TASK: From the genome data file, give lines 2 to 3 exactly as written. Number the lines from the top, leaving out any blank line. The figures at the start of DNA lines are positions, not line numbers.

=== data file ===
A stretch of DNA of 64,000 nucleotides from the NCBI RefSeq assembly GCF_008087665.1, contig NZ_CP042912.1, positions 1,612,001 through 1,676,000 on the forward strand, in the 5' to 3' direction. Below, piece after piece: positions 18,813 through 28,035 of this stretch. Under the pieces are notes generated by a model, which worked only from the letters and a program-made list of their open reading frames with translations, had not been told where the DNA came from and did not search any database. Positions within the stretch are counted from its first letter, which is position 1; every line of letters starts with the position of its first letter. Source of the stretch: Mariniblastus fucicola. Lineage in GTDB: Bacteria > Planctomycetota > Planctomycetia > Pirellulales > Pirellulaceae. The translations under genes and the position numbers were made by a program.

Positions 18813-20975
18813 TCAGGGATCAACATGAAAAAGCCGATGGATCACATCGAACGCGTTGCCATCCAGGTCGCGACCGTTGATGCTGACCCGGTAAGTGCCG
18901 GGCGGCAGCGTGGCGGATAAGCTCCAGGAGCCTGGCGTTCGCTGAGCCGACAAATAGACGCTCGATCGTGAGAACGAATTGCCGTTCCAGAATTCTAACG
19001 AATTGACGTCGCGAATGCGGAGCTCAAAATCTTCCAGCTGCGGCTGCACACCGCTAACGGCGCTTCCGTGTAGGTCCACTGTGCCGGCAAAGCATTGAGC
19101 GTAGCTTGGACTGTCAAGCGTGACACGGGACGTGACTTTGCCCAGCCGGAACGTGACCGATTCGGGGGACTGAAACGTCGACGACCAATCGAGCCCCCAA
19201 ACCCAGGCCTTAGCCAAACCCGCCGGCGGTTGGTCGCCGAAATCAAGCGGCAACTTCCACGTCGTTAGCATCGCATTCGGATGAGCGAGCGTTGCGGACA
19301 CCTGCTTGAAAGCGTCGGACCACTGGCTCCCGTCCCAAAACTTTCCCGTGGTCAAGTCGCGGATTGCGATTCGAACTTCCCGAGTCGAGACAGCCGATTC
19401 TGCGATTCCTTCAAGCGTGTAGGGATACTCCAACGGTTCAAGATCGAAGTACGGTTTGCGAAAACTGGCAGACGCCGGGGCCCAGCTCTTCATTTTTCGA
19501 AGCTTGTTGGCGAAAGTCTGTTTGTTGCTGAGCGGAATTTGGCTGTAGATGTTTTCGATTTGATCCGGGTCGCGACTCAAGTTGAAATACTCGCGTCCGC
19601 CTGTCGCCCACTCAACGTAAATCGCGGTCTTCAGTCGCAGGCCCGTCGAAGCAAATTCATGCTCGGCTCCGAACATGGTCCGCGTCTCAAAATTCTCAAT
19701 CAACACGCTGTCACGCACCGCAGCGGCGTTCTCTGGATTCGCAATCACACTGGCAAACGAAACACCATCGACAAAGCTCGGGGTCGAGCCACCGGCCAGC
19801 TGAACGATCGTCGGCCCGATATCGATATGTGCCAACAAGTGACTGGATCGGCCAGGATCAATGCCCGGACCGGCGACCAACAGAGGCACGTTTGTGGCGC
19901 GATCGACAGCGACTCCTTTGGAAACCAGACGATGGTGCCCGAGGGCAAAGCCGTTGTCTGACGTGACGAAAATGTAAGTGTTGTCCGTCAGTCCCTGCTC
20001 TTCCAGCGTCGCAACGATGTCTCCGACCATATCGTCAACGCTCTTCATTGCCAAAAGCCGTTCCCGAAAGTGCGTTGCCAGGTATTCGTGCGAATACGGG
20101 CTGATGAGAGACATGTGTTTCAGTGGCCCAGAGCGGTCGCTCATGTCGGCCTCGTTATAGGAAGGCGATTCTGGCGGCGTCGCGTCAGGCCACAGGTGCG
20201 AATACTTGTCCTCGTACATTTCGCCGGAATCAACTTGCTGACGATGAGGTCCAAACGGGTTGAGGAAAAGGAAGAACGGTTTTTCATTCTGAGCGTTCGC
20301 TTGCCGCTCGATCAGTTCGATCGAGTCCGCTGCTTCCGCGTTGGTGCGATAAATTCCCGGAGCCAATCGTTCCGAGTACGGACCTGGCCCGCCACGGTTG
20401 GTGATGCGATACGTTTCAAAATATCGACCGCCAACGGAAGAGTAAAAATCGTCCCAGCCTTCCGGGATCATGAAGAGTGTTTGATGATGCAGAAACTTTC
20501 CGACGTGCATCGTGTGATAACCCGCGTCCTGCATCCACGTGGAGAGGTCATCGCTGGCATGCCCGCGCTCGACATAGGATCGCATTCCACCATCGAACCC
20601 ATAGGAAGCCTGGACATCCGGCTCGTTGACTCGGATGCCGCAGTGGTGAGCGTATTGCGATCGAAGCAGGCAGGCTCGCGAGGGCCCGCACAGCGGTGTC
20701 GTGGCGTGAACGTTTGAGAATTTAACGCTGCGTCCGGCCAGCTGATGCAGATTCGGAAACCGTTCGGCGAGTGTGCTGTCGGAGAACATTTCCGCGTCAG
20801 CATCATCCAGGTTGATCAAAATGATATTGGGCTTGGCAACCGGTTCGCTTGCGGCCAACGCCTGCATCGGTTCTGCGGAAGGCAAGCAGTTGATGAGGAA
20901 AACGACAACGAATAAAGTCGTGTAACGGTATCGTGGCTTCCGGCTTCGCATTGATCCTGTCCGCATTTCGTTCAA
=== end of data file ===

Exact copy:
Positions 18813-20975
18813 TCAGGGATCAACATGAAAAAGCCGATGGATCACATCGAACGCGTTGCCATCCAGGTCGCGACCGTTGATGCTGACCCGGTAAGTGCCG